Choose the Best Distribution Style
When you execute a query, the query optimizer redistributes the rows to the compute nodes as needed to perform any joins and aggregations. The goal in selecting a table distribution style is to minimize the impact of the redistribution step by locating the data where it needs to be before the query is executed.
Distribute the fact table and one dimension table on their common columns.
Your fact table can have only one distribution key. Any tables that join on another key will not be collocated with the fact table. Choose one dimension to collocate based on how frequently it is joined and the size of the joining rows. Designate both the dimension table's primary key and the fact table's corresponding foreign key as the DISTKEY.
Choose the largest dimension based on the size of the filtered data set.
Only the rows that are used in the join need to be distributed, so consider the size of the data set after filtering, not the size of the table.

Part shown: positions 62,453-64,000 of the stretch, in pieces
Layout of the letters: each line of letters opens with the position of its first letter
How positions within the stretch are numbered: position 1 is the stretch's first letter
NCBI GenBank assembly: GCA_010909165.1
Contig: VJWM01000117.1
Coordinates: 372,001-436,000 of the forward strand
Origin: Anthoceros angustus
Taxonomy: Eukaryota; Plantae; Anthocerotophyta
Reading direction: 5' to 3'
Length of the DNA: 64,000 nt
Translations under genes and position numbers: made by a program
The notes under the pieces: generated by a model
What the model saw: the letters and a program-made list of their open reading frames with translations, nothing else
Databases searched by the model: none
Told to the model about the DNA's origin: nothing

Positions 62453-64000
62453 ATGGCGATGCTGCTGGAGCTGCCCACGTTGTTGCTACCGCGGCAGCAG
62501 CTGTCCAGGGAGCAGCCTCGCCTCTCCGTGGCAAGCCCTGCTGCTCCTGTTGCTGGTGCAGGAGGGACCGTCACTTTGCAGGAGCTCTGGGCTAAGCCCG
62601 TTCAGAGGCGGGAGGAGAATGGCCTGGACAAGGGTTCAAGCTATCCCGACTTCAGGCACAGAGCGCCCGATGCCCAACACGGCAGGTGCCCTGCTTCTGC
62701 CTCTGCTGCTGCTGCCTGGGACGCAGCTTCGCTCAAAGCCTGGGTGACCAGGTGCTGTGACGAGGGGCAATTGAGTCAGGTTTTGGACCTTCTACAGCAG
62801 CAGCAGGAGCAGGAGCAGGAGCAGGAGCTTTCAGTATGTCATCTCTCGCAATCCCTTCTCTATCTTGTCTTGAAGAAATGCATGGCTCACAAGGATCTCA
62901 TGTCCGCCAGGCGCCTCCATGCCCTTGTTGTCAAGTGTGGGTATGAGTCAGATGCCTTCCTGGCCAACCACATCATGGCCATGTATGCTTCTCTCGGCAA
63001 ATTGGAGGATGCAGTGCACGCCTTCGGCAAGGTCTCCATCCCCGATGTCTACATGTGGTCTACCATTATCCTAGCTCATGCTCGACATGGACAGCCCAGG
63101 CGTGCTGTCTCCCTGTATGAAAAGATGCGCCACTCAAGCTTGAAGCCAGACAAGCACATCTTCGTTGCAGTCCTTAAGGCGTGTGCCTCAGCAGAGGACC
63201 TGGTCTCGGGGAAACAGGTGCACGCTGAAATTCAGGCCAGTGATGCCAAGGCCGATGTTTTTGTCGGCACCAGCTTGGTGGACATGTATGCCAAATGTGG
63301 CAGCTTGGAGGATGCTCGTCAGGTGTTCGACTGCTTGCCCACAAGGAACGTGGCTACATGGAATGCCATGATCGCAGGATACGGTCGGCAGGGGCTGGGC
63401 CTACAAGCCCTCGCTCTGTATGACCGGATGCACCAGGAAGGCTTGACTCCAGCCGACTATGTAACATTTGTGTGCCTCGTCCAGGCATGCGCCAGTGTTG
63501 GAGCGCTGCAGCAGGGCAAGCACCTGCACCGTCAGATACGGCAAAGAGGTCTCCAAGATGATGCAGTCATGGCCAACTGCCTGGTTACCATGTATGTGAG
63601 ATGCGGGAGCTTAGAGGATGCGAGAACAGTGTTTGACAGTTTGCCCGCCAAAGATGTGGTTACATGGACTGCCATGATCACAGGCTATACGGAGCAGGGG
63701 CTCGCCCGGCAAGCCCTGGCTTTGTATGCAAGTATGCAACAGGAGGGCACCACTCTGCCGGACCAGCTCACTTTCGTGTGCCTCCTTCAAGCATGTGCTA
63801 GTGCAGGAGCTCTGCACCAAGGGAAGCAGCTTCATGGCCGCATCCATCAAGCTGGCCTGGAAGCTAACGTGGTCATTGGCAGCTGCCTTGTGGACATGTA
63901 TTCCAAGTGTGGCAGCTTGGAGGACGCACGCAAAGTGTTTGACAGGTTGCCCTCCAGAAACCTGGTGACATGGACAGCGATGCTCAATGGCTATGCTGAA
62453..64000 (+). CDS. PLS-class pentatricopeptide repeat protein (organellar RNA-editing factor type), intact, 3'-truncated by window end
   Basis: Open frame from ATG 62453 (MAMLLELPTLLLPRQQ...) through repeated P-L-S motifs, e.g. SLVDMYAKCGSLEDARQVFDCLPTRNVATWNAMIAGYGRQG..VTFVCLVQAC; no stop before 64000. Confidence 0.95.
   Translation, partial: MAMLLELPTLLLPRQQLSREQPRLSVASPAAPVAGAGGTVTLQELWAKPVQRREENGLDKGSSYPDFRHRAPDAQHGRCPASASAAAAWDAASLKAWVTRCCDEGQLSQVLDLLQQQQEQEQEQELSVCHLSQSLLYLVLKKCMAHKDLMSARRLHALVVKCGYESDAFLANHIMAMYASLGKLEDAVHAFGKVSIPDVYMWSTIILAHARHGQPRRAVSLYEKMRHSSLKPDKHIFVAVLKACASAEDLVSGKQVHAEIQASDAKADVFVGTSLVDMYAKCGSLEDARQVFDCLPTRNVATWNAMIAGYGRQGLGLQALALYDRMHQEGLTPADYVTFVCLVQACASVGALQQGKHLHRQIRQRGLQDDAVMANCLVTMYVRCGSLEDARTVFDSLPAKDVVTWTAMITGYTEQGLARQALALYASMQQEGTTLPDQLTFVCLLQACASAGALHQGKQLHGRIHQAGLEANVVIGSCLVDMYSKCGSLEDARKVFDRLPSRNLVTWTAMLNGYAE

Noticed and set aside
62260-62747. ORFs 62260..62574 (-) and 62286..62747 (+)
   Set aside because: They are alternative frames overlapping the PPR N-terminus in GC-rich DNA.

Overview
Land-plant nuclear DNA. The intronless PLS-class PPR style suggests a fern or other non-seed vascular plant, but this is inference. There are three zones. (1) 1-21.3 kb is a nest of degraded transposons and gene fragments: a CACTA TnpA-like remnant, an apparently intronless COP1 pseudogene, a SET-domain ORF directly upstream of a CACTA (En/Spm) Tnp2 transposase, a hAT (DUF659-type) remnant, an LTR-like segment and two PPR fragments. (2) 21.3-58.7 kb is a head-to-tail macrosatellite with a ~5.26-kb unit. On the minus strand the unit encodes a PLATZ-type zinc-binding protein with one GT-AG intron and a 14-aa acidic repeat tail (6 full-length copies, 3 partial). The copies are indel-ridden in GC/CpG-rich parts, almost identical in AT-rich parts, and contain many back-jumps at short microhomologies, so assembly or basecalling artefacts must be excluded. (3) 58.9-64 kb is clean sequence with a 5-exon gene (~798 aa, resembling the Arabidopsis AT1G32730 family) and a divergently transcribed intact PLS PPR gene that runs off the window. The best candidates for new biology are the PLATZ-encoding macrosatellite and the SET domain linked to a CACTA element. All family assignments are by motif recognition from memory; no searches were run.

Choose a column with high cardinality in the filtered result set.
If you distribute a sales table on a date column, for example, you will probably get fairly even data distribution, unless most of your sales are seasonal. However, if you commonly use a range-restricted predicate to filter for a narrow date period, most of the filtered rows will be on a limited set of slices and the query workload will be skewed.
Change some dimension tables to use ALL distribution.
If a dimension table cannot be collocated with the fact table or other important joining tables, you can improve query performance significantly by distributing the entire table to all of the nodes. Using ALL distribution multiplies storage space requirements and increases load times and maintenance operations, so you should weigh all factors before choosing ALL distribution.